7. Thanks for the post, Gail! I have a dilemma, though. I am writing a story that uses a 12-year-old girl’s diary entries as the main storyline. All of the entries sound really happy and bubbly, but there are a few times where my MC is the most serious person on the planet. In one entry, she says “I usually never write when I’m angry…” but the entry right after she is supposedly fuming, she’s back to happy and cheerful. If that made any sense, can someone help me figure out how to better transition her moods?

    • I’ve kept a journal every day since I was twelve. One entry will be all “I have no friends and I hate school and my life is ending” and the next is “Yippee! Life is wonderful.” That’s realistic. People’s moods change from day to day. Even if I have a mix of good and bad things happen in one day, I usually don’t write a mixed entry. I either cover happy things I want to remember or bad things I need to get off my chest.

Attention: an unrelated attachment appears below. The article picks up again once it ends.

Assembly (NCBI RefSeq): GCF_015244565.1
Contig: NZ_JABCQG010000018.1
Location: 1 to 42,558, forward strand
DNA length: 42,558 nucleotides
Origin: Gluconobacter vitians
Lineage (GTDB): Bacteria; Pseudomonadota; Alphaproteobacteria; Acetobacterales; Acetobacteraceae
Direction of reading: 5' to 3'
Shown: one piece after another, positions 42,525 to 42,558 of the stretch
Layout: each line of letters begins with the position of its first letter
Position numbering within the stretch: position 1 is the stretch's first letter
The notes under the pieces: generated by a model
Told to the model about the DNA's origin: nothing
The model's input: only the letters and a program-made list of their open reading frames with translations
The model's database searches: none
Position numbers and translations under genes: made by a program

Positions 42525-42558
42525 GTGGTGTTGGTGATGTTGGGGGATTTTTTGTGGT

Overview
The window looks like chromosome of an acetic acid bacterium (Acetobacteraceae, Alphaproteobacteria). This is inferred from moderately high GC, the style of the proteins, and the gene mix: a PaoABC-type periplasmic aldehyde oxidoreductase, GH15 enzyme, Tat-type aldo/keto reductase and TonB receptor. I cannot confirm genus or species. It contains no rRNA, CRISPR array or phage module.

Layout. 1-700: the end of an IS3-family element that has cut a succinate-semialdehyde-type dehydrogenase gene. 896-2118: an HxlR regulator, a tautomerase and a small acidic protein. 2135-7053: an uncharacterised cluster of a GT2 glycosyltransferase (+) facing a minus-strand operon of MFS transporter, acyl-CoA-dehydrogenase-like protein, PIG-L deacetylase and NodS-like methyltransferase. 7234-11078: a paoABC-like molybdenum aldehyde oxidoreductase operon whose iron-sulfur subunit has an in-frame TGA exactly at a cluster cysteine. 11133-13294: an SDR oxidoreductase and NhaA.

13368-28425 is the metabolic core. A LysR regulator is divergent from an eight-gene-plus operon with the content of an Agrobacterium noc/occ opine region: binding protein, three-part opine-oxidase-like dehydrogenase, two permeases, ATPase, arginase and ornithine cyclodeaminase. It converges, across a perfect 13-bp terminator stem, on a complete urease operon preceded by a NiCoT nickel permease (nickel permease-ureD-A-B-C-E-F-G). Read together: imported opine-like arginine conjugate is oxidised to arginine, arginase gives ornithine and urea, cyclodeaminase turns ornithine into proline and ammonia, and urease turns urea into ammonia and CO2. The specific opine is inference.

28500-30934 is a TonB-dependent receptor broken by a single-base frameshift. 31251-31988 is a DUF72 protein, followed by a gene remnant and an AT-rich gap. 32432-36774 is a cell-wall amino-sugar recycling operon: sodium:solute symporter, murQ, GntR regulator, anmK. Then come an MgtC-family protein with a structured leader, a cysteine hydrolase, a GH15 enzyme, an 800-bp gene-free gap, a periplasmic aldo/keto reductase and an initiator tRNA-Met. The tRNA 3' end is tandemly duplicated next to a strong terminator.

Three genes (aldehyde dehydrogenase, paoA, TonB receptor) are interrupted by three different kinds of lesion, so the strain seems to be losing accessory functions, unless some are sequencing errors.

• That’s the same with me. Martina Peterson, one way to transition better is to give her several (or more than several) good days in a row, because I know for most people, the good outweighs the bad most of the time. If her life is mostly good, then make her write mostly good entries in her diary. You could do the same thing if her life mostly consists of bad days. I don’t know the situation your MC is in, so if she’s writing her diary while a war is going on in her society, her diary may have more fearful, worried, or sad entries. But I agree with what Erica Eliza said. Normally, diary entries naturally change moods a lot.

  8. So I’ve been hung up on a plot point for my favorite WIP for years, and I’d love any and all advice! In my story, the main characters all come together at the beginning because they need to break a curse that has turned the entirety of their castle’s inhabitants to stone and glass. Most of the story revolves around their adventure trying to find a way to break the curse. My problem? I can’t think of a satisfying way to break the curse! What are they searching for? A spell? A thing? A person? A little of both? Do they need to do some kind of act to break it? I’m open to anything!!